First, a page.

By Jim Siegel
Enquirer Columbus Bureau
ZANESVILLE, Ohio - Democratic presidential candidate John Kerry brought his campaign into eastern Ohio Saturday with a speech that borrowed heavily from his nomination acceptance speech.
"The strength of America is great when its leaders tell the truth to the American people,'' Kerry told a crowd at the Muskingum County Courthouse that endured periodic downpours waiting for the rally to begin.
Kerry, sounding a bit hoarse, was animated as he and running mate John Edwards took the stage at 10:20 p.m. Former Ohio senator John Glenn and actor Ben Affleck accompanied the ticket. Rally organizers estimated 10,000 people attended the event.
Zanesville was the last stop for the day on the "Believe in America" bus tour that began in Pennsylvania and moved west through West Virginia into Ohio.
Kerry's stop in this city of 25,000 in rural, southeast Ohio closed downtown streets, but it opened up the town to presidential election attention not seen since 1912, when President William Howard Taft appeared at the courthouse.
Kerry frequently used the catchphrase "help is on the way'' to describe what his administration would do to solve problems. The phrase became a familiar refrain at the Democratic National Convention in Boston.
Kerry said he and Edwards will focus on making jobs more secure and keeping them from going overseas.
"We're going to fight for your jobs as hard as we fight for our own,'' he said.
He also said he would ensure that every child is covered by health insurance and that he would pay for the benefits by rolling back Bush tax cuts to those earning more than $200,000.
"Health care is a right for all Americans, and we'll make it accessible to all Americans,'' Kerry said.
For Kerry, a key to winning Ohio is cutting into the huge advantage Bush built up in Muskingum County and across the Appalachian region.
In 1992, the seven-county region where Kerry and Bush spoke Saturday was almost evenly split between President George H.W. Bush and Bill Clinton. In fact, Clinton actually got 217 more votes.
But in 2000, Bush won those seven counties by nearly 15,400 votes over Al Gore.
Stopping here as part of his 15-day coast-to-coast bus tour ensures Kerry won't repeat the "big mistake" Al Gore made in 2000 by not fighting for the area, said Kerry-Edwards campaign spokeswoman Jennifer Palmieri.
Larry Merry, executive director of the Zanesville-Muskingum County Port Authority, said the county has seen four companies add about 450 manufacturing jobs since January.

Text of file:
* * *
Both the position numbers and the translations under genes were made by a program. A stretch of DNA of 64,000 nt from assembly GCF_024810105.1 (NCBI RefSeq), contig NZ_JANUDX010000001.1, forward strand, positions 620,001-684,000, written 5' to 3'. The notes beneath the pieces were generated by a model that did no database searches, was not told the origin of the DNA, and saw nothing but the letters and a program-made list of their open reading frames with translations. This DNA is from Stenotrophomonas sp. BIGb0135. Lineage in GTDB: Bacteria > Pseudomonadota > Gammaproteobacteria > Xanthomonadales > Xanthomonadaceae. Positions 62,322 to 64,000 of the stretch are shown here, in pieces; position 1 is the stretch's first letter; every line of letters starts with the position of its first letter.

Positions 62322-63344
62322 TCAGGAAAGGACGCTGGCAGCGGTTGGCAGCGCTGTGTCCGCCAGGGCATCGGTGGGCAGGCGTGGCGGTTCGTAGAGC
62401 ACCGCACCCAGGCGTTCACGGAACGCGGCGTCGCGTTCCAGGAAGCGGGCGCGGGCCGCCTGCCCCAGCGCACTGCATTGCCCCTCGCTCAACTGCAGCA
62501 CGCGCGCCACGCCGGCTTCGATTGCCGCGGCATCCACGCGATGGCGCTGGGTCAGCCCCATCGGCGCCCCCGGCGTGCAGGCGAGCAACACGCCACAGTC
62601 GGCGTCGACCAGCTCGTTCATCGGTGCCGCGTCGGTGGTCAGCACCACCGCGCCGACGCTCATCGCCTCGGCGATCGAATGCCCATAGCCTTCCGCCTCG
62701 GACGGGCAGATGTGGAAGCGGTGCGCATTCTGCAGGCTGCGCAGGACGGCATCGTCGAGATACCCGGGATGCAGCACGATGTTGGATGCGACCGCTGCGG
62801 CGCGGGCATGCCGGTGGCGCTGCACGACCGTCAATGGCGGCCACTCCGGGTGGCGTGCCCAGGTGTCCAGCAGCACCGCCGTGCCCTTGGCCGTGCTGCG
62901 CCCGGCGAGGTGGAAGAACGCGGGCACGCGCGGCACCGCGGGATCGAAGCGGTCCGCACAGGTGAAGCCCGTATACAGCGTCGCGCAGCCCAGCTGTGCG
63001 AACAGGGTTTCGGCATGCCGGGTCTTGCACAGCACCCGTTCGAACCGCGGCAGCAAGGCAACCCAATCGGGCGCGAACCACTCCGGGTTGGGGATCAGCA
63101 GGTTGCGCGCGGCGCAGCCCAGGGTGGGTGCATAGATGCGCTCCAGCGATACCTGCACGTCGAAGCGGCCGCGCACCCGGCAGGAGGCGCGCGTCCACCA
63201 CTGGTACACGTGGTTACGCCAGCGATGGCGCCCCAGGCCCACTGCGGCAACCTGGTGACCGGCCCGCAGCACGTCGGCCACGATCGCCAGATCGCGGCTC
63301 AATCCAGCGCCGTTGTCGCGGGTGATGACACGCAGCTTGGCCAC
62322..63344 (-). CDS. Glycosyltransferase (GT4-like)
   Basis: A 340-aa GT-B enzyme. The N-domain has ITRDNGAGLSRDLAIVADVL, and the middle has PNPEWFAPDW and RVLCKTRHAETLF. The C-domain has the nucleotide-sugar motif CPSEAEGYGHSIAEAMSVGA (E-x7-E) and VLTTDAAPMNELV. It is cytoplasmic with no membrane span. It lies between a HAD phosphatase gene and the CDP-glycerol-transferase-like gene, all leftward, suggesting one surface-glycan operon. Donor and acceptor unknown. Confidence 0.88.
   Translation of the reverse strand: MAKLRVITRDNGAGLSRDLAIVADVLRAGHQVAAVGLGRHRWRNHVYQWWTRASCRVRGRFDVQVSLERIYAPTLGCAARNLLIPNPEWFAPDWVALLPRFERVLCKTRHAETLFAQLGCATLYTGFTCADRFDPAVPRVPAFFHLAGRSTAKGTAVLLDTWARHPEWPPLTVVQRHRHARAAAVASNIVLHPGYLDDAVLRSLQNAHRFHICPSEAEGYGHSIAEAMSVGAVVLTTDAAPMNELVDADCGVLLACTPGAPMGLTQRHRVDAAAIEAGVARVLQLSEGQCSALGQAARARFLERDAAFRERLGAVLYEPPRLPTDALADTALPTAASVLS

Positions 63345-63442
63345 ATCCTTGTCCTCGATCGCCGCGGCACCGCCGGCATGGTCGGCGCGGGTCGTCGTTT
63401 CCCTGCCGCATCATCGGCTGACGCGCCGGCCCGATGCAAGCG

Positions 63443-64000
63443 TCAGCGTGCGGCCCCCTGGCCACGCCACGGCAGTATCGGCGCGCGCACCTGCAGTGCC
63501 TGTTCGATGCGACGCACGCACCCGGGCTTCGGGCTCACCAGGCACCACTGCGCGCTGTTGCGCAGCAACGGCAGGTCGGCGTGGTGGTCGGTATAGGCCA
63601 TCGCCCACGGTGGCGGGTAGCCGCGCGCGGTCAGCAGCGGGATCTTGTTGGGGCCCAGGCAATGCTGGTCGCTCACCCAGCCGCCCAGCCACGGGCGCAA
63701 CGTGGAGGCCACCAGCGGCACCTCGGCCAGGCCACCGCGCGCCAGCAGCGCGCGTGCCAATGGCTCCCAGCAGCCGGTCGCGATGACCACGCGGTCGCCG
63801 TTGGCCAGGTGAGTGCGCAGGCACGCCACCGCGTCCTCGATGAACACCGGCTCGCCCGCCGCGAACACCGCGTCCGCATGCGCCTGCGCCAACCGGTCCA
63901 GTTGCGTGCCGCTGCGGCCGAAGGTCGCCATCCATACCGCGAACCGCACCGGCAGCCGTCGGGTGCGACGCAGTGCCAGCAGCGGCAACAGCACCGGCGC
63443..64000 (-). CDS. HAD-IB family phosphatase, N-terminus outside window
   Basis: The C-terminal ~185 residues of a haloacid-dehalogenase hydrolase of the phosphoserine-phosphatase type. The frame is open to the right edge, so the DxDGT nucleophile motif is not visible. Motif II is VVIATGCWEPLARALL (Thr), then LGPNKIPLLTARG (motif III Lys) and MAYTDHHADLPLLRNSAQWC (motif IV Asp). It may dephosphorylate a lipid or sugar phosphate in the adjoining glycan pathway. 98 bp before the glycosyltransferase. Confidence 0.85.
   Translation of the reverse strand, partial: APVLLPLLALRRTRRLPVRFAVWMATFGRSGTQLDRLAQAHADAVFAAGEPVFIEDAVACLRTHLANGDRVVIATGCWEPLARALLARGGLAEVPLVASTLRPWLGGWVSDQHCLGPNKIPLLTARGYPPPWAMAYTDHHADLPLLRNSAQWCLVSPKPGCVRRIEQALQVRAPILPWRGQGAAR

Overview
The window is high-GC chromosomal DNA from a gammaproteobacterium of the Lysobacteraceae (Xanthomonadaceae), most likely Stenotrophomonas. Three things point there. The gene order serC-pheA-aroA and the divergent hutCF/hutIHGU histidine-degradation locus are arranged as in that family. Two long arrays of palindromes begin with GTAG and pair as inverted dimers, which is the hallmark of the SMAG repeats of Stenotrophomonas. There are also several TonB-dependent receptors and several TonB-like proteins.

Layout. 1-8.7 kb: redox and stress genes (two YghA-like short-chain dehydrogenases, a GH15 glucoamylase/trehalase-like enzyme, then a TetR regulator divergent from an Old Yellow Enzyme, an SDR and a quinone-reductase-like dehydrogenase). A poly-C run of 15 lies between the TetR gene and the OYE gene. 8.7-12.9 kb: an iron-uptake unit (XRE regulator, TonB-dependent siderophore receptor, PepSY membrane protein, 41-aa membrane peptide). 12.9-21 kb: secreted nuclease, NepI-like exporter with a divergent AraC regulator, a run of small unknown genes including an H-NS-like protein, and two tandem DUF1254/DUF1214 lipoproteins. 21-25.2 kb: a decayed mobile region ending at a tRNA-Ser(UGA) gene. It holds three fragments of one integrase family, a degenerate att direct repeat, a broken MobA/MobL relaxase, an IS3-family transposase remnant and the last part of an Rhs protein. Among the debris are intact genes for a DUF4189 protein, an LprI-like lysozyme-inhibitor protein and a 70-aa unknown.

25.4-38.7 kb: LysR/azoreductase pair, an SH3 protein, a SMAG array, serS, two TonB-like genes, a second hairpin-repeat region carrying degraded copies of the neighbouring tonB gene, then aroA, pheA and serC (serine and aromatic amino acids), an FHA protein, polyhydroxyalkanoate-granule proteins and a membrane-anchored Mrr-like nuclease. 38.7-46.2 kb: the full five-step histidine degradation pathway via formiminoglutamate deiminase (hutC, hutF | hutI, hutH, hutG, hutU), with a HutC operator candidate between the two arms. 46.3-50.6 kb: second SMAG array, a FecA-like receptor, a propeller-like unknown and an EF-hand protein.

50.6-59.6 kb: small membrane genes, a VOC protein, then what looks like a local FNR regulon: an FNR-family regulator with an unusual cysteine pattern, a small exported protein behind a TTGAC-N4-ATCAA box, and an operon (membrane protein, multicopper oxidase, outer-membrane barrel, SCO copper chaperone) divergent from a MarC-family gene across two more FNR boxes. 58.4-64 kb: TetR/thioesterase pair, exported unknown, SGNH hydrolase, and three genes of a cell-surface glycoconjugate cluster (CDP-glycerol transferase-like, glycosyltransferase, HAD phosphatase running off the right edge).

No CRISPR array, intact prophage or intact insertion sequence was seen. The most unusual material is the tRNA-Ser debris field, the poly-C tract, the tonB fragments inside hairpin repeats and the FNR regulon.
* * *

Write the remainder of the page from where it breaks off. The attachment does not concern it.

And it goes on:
But there is anxiety about the area's economic climate, which is based heavily on manufacturing, health care and the county's three universities.
The largest employer, basket-maker Longaberger Co., announced it could lay off up to 970 workers in September, and will close two plants for a week this month because of slow sales. AK Steel union workers are also concerned about their jobs.
"When we lose high-paying jobs and don't replace them, we feel that," said Blair Magaziner, a Zanesville-area attorney, while workers set up for Kerry's speech. "It doesn't feel like things are getting better here."
Magaziner thinks local voters will connect to Kerry's record as a veteran, and to Edwards' background as a millworker's son who was the first in his family to attend college.
"That's us," he said. "A lot of us have that same background."
But in this county, where residents tend to be traditionally conservative and deeply religious, values can be an even bigger influence on how they vote, said state Sen. Joy Padgett, a Republican from Coshocton who represents the region.
"Whether it's defense of marriage, pro-life or pro-gun, they favor President Bush, and he probably will carry this area again," she said.
The last Democrat presidential candidate to carry Muskingum County was Lyndon Johnson in 1964.
Email email@example.com. The Associated Press contributed from Wheeling, W. Va.
The campaign for president came to Ohio by bus Saturday. President Bush visited Stark County and John Kerry stopped in Muskingum County.
Median household income (1999): $39,824
2000 presidential vote: Bush (78,153 votes to 75,308 for Gore)
Median household income (1999): $35,185
2000 presidential vote: Bush (17,995 votes to 13,415 for Gore)
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